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Vector Orthogonality proof

  • Thread starter 1MileCrash
  • Start date
  • #1
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45

Homework Statement



Show that

||b||a + ||a||b and ||b||a - ||a||b are orthogonal vectors.

Homework Equations





The Attempt at a Solution



After analyzing it and trying to prove it to no avail, I don't even think it's a true statement.
 

Answers and Replies

  • #2
33,070
4,771

Homework Statement



Show that

||b||a + ||a||b and ||b||a - ||a||b are orthogonal vectors.

Homework Equations





The Attempt at a Solution



After analyzing it and trying to prove it to no avail, I don't even think it's a true statement.
If two vectors are othogonal, their dot product will be zero. What do you get if you dot the two vectors in this problem?
 
  • #3
1,331
45
Nevermind, careless error.
 
  • #4
1,331
45
Though I was able to prove it, I do find it difficult to wrap my head around the fact that what makes it work is the scalar multiplication..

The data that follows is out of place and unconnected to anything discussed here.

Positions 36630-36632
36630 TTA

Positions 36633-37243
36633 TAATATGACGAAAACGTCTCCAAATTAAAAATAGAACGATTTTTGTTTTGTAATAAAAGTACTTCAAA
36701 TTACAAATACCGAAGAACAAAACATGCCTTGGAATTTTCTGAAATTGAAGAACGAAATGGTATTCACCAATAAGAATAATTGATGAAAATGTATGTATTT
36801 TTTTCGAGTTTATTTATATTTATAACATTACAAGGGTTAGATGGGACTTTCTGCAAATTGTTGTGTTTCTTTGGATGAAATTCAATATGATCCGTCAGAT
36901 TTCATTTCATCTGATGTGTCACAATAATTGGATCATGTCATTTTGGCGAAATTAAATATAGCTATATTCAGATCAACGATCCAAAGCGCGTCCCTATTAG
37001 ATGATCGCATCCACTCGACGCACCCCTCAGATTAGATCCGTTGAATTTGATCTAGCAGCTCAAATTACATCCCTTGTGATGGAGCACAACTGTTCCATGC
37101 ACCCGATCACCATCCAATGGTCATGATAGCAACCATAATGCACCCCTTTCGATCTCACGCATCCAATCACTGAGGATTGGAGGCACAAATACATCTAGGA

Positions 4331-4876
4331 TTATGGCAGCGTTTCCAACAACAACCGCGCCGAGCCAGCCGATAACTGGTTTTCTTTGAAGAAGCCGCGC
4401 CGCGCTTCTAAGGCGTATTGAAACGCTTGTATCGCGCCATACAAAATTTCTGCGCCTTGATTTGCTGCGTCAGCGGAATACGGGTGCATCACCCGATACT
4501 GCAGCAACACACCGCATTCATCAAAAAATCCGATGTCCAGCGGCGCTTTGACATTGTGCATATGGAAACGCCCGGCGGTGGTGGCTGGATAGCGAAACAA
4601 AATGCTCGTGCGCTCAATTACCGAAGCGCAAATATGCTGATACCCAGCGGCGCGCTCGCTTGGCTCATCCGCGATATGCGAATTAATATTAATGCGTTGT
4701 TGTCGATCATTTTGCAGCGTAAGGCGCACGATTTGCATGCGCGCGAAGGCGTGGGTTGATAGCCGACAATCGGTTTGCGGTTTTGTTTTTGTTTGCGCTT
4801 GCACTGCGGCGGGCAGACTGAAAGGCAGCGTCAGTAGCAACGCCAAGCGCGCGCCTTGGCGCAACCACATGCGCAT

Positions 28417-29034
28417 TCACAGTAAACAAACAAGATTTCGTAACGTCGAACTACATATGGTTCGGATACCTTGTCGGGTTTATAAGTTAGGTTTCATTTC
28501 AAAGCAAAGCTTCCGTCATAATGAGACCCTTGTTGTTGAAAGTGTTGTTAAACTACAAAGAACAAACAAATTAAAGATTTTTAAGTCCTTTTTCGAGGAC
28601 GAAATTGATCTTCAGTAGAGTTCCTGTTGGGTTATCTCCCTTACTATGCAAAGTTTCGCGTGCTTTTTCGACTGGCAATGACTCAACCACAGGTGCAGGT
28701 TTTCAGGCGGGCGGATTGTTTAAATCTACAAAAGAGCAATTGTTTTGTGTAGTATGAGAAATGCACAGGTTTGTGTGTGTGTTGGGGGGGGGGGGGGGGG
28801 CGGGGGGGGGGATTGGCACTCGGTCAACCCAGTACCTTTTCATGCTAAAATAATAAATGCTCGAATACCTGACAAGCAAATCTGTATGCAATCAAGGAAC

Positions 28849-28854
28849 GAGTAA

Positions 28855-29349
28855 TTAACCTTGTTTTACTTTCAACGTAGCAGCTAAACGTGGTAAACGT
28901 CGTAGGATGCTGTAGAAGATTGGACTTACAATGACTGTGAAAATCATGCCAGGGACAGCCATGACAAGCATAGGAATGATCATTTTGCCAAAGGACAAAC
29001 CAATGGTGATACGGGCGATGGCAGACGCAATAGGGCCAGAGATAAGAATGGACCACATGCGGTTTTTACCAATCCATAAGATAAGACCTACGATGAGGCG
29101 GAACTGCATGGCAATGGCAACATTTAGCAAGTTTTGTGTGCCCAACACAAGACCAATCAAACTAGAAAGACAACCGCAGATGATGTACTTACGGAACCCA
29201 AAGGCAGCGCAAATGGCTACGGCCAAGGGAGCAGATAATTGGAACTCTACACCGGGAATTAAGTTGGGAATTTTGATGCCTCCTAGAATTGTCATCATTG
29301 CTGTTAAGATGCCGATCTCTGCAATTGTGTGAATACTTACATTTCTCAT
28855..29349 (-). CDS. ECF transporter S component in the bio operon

• #5
33,070
4,771
That's probably the most important use of the dot product - determining whether two vectors are orthogonal. Less important, IMO, is the ability to find the angle between two vectors.
 
  • #6
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45
I mean the scalar multiplied by vector multiplication. The dot product is not always 0 for (a+b) * (a-b). I find it hard to grasp that the magnitudes are what made them orthogonal.
 
  • #7
33,070
4,771
I mean the scalar multiplied by vector multiplication. The dot product is not always 0 for (a+b) * (a-b).
True. If you form a parallelogram with a and b as two adjacent sides, then a + b will be a diagonal, and a - b will be the other diagonal. Most of the time these diagonals won't be perpendicular, so the dot product (a + b)##\cdot##(a - b) won't be zero.
I find it hard to grasp that the magnitudes are what made them orthogonal.
That's because you're essentially working with unit vectors, and the parallelogram is actually a square. In that case, the diagonals are perpendicular.

|b|a + |a|b = |a| * |b| * (a/|a| + b/|b|)

|b|a - |a|b = |a| * |b| * (a/|a| - b/|b|)

The vectors in the parentheses on the right sides are unit vectors, with a/|a| + b/|b| being one diagonal of a unit square, and a/|a| - b/|b| being the other diagonal.

(Here a/|a| means 1/|a| * a, of course. I'm also using just a single pair of | vertical bars to denote vector magnitude.)
 

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